SmackDown also saw a throwaway 8-man, this time seeing Luke Harper & Erick Rowan teaming up with The Colons to take on the best friends of Breezango and The Ascension. Out of these matches, Elias got some good heat parodying Wonderwall by Oasis to rip on Glasgow, and Breezango got a decent pop mainly because of Fandango’s music. What concerns me – aside from teams I like being used in toilet break matches – is that fans who go to these shows are becoming conditioned to not care about multi-people matches like these. I appreciate it’s a way of getting everyone on to the show, but they all tend to follow the same formulaic format that doesn’t allow anyone the chance to get over, and it only serves to stifle anyone who is over. It’s really a no-win situation for the guys involved.
The notable tag on the SmackDown show in Aberdeen was a triple threat tag match between The New Day, The Usos, and Rusev & Aiden English. And according to the crowd, out of the six men in the match only one was a heel. Personally I quite like Aiden English’s schtick, but he was the only one the fans booed. I was surprised how positive the reaction to Rusev was, but also that he played up to it. Considering he has been a menacing, dominant, and more recently frustrated heel, he was very smiley, and was openly laughing at The New Day dancing to his entrance theme. There have been rumours of WWE turning Rusev face, and based on what I saw and heard it would work. But personally I think the tandem of Rusev with English has legs, and people seem to love the idea of Rusev Day. So I would be disappointed to see the pairing break up in a relatively short space of time.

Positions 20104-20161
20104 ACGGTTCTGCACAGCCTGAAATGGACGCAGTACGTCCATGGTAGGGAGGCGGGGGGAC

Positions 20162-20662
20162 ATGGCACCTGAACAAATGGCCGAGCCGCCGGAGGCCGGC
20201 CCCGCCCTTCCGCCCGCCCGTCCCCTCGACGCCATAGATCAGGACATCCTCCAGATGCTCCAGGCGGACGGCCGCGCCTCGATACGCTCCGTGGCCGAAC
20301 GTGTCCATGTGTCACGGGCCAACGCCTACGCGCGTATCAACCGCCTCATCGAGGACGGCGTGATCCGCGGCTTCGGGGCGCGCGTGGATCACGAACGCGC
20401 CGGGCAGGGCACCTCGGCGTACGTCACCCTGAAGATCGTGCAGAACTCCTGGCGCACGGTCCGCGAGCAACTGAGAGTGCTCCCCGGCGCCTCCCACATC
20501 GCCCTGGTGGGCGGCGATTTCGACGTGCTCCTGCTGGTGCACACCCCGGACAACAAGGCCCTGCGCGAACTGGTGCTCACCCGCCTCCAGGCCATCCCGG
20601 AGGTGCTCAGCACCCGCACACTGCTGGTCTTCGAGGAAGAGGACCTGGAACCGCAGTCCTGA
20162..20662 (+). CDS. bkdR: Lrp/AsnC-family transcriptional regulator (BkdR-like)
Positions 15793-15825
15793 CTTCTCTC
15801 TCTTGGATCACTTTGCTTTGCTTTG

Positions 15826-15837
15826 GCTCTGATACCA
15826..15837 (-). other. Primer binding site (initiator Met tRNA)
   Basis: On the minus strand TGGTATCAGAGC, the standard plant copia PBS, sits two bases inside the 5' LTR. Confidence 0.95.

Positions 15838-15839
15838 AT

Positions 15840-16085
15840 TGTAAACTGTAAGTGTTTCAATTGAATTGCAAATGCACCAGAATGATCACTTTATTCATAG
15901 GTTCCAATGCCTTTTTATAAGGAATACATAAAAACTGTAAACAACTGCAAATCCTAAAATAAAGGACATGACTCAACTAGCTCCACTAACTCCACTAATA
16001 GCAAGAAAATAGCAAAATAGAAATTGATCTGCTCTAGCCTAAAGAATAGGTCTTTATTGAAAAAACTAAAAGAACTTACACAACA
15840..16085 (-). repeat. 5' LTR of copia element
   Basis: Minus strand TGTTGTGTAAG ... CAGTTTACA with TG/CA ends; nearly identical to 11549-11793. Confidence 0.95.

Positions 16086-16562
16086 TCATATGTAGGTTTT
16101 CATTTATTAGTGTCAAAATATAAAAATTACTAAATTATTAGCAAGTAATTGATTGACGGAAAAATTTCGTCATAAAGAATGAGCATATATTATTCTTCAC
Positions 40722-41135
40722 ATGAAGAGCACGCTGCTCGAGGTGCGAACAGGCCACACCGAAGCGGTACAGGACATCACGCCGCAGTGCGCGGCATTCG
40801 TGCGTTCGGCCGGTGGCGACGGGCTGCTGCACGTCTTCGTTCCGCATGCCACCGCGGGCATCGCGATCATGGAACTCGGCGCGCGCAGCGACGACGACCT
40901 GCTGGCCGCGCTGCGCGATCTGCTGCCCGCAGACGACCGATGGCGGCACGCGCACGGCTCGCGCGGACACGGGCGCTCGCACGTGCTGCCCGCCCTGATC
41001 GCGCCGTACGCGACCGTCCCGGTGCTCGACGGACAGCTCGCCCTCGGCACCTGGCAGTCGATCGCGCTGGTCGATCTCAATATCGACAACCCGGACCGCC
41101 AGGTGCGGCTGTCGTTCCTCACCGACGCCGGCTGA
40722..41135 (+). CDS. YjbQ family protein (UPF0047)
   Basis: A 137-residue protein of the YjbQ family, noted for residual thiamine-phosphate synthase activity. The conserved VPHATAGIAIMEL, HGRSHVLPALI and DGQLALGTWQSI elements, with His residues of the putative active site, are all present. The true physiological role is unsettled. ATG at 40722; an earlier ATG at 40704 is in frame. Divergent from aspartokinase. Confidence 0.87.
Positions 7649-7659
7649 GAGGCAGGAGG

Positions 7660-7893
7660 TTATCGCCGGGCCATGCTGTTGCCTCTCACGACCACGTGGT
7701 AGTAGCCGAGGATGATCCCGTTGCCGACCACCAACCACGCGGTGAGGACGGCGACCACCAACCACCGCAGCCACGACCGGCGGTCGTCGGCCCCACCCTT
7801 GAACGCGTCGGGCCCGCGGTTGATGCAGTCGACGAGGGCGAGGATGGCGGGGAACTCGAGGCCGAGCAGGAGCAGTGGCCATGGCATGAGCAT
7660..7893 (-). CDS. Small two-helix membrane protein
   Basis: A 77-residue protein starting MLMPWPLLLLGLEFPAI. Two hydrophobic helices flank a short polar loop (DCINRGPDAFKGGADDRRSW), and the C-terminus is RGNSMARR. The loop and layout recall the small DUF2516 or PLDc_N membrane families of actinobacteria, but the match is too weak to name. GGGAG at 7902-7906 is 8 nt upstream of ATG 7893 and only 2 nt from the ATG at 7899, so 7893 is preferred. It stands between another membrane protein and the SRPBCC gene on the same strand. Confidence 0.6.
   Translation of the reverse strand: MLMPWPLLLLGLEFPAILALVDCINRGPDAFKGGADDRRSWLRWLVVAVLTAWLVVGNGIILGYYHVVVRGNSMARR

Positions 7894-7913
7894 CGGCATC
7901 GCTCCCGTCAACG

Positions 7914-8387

To go back to the idea of depth in the tag team division, SmackDown showed no sign of the Hype-Bros or the number one contenders to the SmackDown Tag Team Championships, Chad Gable & Shelton Benjamin. The latter in particular baffles me. American Alpha suffered because of a lack of meaningful TV time, and now Gable is suffering the same fate with his new partner, only it is being extended to house shows. I really don’t understand it. Even if they had been in the 8-man tag, it would have been better than nothing surely? It certainly would have helped the match quality. There was also no sign of Tye Dillinger, and I don’t know what I have to do to see that man in person. I’ve been to two SmackDown house shows and an NXT show since Wrestlemania, and I just seem to keep missing him. But anyway, back to the matter at hand, and the Raw side of the tag team division has obviously been affected by injuries to The Revival and Jeff Hardy, which has left Matt out on his own.